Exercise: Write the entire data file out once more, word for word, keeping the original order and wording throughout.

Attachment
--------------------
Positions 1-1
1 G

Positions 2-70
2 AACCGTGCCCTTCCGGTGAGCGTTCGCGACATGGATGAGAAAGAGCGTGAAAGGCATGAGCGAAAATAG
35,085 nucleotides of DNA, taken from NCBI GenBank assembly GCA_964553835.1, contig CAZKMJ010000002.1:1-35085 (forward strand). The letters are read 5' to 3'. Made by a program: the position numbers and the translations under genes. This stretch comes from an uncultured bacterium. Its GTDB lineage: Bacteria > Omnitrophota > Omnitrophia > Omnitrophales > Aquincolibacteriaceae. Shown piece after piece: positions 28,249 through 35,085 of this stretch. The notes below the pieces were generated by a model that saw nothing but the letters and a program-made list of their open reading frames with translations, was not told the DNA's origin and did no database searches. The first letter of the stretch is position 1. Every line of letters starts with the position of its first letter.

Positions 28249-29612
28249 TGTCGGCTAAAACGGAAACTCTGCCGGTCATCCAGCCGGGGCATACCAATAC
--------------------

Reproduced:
Positions 1-1
1 G

Positions 2-70
2 AACCGTGCCCTTCCGGTGAGCGTTCGCGACATGGATGAGAAAGAGCGTGAAAGGCATGAGCGAAAATAG
35,085 nucleotides of DNA, taken from NCBI GenBank assembly GCA_964553835.1, contig CAZKMJ010000002.1:1-35085 (forward strand). The letters are read 5' to 3'. Made by a program: the position numbers and the translations under genes. This stretch comes from an uncultured bacterium. Its GTDB lineage: Bacteria > Omnitrophota > Omnitrophia > Omnitrophales > Aquincolibacteriaceae. Shown piece after piece: positions 28,249 through 35,085 of this stretch. The notes below the pieces were generated by a model that saw nothing but the letters and a program-made list of their open reading frames with translations, was not told the DNA's origin and did no database searches. The first letter of the stretch is position 1. Every line of letters starts with the position of its first letter.

Positions 28249-29612
28249 TGTCGGCTAAAACGGAAACTCTGCCGGTCATCCAGCCGGGGCATACCAATAC